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More Stories - The Way We Were

Aboard the Queen Elizabeth
By Hilda Graham    

Beginning of the trip:

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It was amazing to hear some of the comments the children made as we drove through different states after living in West Texas all of their lives - the scenery was some much different.  People who lived or had traveled through West Texas will have noticed the lack of trees, etc.; it was more like a desert area.  I remember when we drove through Tennessee that Steven, the 3 year old,  wanted to know who crushed all the trees together.  This was a sight for him as he was used to seeing very few trees in West Texas.  We traveled about 750 miles the second day, the miles per hour we could legally travel was 70 MPH,  which we maintained,  but by now the children were getting tired and thought we were never going to reach New York, and that we were driving too slow.  We assured them that when we finally reached the Pennsylvania turnpike we would be able to pick up speed.  This encouraged them but for hours.  It seemed all we heard was "are we there yet?".  The adults were thinking the same thing but tried to pacify the young ones.

Oh, how I remember when we reached Wheeling West Virginia; going around the mountains how we were we expecting to see the rear end of the trailer as we rounded the curves on the road.  It was up so high we could look down and see the tops of Churches and other buildings.  Now Sheila was afraid of heights; she turned several shades of white and would not look down.  I believe she had her hands clasped so tight she almost cut off her circulation.

We decided to spend one more night at a motel and hopefully we would reach New York the next day.  I was beginning to think we never reach our destination.  Well one more day, we hoped we had allowed ourselves ample time, we thought, but must admit we might be pushing our luck.  We had made reservations at hotel close to where the ship was docked and we were really sweating it out as they say.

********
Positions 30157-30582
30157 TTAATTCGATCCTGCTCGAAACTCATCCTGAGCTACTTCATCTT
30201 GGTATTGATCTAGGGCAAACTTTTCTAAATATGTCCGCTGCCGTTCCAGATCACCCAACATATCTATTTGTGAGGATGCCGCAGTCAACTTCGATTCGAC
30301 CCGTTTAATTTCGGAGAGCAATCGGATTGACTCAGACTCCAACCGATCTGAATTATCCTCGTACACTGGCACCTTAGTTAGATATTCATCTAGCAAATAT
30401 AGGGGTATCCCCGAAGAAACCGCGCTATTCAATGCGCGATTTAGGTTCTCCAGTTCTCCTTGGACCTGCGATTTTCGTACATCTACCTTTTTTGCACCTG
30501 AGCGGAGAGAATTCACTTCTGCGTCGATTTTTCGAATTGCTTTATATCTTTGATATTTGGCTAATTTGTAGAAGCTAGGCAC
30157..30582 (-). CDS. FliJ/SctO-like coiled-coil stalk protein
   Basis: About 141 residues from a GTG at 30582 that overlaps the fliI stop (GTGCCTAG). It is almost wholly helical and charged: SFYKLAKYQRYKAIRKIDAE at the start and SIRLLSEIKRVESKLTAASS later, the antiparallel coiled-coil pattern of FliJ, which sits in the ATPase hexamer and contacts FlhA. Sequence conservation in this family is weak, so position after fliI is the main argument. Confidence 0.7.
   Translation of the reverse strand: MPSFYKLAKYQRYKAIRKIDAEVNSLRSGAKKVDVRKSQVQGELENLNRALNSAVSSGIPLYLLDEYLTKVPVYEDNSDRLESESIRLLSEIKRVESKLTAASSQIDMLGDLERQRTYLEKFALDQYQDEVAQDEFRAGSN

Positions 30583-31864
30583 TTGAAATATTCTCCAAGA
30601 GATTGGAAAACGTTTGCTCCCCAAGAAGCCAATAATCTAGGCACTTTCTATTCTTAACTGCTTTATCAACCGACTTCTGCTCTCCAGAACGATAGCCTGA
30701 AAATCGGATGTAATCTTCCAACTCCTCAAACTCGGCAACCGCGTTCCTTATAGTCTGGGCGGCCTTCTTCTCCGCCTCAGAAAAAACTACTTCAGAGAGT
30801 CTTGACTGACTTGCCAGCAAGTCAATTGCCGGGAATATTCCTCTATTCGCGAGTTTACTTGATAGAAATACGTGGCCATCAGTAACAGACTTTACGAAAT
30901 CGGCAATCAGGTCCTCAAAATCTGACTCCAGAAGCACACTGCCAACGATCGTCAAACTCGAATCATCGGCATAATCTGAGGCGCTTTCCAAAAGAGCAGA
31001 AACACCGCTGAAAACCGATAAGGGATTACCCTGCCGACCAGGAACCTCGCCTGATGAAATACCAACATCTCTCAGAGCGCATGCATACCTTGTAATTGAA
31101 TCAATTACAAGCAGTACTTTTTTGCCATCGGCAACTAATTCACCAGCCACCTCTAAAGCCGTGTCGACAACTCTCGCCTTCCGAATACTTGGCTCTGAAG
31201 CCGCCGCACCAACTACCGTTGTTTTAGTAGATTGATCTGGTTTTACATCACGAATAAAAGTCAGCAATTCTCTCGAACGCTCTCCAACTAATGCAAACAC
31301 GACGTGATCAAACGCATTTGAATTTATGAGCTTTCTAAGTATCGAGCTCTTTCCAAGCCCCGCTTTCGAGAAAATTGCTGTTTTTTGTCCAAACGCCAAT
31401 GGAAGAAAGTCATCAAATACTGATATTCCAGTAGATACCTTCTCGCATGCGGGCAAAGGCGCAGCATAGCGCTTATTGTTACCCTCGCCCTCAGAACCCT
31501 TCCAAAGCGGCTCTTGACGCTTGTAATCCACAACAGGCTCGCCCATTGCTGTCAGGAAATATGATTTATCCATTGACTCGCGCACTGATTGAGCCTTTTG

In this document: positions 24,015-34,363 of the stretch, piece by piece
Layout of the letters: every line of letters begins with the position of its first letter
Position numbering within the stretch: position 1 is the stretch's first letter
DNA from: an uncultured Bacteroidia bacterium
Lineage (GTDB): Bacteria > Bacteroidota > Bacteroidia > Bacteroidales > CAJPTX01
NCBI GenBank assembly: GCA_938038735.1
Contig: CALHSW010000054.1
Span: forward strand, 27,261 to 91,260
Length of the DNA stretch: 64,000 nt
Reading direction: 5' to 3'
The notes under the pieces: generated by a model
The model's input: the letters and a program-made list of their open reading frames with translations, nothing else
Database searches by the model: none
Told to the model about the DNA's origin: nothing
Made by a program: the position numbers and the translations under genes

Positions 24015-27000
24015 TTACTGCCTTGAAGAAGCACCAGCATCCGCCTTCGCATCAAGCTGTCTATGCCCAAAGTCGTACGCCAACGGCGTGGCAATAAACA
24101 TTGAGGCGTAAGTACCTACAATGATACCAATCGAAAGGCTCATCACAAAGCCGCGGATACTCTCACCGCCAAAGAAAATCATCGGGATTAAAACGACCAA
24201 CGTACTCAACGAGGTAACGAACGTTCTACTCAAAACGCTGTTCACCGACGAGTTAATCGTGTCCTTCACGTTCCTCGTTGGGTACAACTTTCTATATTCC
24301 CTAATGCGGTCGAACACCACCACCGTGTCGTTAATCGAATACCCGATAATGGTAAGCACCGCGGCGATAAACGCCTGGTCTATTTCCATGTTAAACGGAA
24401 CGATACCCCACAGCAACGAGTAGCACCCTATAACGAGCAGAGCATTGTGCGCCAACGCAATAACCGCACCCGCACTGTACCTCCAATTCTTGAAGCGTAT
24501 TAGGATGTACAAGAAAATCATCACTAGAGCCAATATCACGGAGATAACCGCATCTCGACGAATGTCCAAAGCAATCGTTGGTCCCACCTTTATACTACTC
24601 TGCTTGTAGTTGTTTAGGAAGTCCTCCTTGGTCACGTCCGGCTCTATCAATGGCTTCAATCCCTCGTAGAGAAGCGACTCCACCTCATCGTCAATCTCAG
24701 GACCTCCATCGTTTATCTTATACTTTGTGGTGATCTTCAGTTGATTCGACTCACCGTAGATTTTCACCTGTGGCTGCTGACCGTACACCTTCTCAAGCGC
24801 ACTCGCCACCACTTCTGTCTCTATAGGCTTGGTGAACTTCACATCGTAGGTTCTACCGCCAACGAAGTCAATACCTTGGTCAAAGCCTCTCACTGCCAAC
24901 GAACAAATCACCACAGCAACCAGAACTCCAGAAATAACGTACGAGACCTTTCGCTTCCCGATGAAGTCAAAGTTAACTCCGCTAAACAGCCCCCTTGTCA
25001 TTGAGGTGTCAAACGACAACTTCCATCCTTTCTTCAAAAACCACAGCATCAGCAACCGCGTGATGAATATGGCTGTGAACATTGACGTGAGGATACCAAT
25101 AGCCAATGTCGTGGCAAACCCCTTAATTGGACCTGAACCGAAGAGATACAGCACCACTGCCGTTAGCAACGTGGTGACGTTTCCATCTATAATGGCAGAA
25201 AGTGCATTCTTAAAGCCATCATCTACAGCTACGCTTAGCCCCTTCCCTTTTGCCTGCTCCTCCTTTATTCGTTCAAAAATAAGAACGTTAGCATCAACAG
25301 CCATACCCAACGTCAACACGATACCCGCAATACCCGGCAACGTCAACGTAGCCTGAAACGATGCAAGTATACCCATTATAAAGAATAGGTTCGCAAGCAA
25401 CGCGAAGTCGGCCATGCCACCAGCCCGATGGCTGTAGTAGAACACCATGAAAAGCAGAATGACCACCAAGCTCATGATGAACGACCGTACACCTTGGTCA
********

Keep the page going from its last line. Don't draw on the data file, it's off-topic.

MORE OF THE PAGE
I might add a little note here as we drove through some of the larger cities a lot of cabbies and others we would hear shouts of "Hi there, Texas".  I guess back then they were not used to seeing Texas license plates.  It was always good to know we were welcome. 

Finally after what seemed to be an eternity, we started to see signs pointing to the Pennsylvania Turnpike.  What a relief!  Finally we reached a toll booth ands we still had quite a way to go.

Now for the shocker upon reaching the booth we were told that because we had six wheels (remember the two on the trailer) we were to be classified as a truck and only allowed to drive 45 miles per hour.  Just think, after driving through Wheeling, VA and around the mountains in a fairly heavy rain and now on a turnpike with good highways we had to drive at this slow speed and still hoped to get there while the Elizabeth was still in port.  This was adding insult to Injury.  Believe it or not we did reach our destination we were a little late and afraid we might have lost our reservations at the Hotel.  But luck was with us. 
 

This is last the end of our tale of woe.  Our husbands managed to get us aboard ship, complete with luggage.  We later found out that they decided not to pull the trailer back having to drive so slowly.  They had it parked on the hotel parking lot; apparently there was someone in the parking lot and our two gallant husbands asked him if he might know someone who would be interested in buying the trailer, and believe it or not they sold it to him for a mere $25.00.  Yes, that is right,. a 25 measly dollars.

Sheila and I worried about them making the trip back to Texas for now the weather was really bad.  Apparently they made it back to The Red River between Oklahoma and Texas which was just about to shut down because of the flooding.  They were the last car to cross. and they made it back to Texas a lot faster than we made it to New York from there.

This is not the end of the story as we had a few which I now consider humorous occasions aboard ship, I will continue this later. ...More >>>

Copyright 2005 Hilda Graham

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